Sunday I saw 8 blue whales from the shore at Pt Picquet. Geographe Bay is probably the only place in the world that you can see these massive whales sometimes only 50m from shore.
Yesterday was even more eventful. I went to Cape Naturaliste early and in an hour and a half a blue whale and about 20 pods of humpbacks passed – probably 60 whales in total. Some were very close – 70-80 metres out (there are some offshore submerged rocks and this is about as close as they get. On the way home I called into Pt Picquet – 2 more blue whales. Later I received a call from some friends – they had been watching a blue whale and calf behaving erratically – changing course 7 times in an hour and going out to sea, and repeatedly coming back in. Normally they swim straight past from east to west at around 7-8 knots.
I went back out to Pt Picquet to see if I could see this whale. It had disappeared – they can dive and stay under for lengthy periods and travel a long way while under. However we located a Southern Right Whale 150m offshore. It was being accompanied by 2 humpbacks. Again this is unusual.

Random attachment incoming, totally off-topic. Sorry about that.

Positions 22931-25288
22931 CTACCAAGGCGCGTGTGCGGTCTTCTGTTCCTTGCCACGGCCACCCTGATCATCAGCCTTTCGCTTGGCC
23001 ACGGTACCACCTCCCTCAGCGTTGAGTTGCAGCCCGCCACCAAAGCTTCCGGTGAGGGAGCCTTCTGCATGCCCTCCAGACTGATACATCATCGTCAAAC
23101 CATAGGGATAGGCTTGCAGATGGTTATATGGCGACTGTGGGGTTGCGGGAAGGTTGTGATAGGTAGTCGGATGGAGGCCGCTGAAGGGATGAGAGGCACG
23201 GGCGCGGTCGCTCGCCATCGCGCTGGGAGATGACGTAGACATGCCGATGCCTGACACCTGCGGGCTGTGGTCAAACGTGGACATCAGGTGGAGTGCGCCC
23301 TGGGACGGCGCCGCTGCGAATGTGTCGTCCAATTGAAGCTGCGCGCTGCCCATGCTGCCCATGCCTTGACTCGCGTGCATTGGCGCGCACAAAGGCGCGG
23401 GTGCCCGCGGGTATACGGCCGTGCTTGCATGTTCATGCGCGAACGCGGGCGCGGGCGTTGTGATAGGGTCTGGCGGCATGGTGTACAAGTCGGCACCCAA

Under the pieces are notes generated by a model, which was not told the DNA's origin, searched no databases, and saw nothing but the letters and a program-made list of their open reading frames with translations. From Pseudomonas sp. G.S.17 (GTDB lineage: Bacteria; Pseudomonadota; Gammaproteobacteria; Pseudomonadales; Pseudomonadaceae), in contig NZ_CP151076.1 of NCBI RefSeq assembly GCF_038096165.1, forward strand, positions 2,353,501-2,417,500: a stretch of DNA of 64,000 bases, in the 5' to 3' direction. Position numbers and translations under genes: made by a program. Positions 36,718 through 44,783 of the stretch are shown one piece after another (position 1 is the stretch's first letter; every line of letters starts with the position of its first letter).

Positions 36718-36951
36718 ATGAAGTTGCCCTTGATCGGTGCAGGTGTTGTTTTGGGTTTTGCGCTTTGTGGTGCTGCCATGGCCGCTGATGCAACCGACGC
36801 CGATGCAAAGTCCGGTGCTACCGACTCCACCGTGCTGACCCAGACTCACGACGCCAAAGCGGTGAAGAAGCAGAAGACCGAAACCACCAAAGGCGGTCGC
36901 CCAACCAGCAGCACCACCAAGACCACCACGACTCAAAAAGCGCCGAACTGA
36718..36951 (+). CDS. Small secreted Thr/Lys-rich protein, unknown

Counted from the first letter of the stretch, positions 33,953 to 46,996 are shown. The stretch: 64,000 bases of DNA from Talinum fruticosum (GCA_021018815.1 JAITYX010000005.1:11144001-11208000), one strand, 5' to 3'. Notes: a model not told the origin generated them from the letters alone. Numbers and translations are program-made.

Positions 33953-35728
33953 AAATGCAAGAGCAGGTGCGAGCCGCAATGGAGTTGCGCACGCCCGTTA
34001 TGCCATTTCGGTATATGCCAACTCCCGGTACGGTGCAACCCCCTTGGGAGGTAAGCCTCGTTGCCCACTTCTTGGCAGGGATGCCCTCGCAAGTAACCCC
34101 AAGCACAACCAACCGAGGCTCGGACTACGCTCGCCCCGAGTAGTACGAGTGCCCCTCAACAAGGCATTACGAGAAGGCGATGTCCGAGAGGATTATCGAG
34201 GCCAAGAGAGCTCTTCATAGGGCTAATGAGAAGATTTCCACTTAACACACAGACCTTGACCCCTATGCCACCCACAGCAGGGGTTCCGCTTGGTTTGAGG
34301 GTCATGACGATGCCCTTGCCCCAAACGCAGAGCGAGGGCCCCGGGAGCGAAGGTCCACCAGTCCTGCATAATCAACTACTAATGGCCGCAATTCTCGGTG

Just as we identified the Southern Right Whale, someone called out – forget the whales – photograph the shark! There was a 2.5m-3.0m bronze whaler about a metre from the waters edge moving slowly towards Eagle Bay. So after informing the authorities I had to go and warn the people swimming in its path.
This image was taken on the walk back from Cape Naturaliste. You can see Sugarloaf Rocks and Cape Clairault in the background.
I have included this composite image for anyone curious as to what a blue whale looks like. They are fairly uninteresting – they never breach and one of these views is all you can see. At any time only about 1/4 of the body is showing, so it is difficult to appreciate their size. These images are of two whales – at first we thought there was only one because they were rising alternately. I was trying to match the body shots to the head to the head shots – that is why I created this image.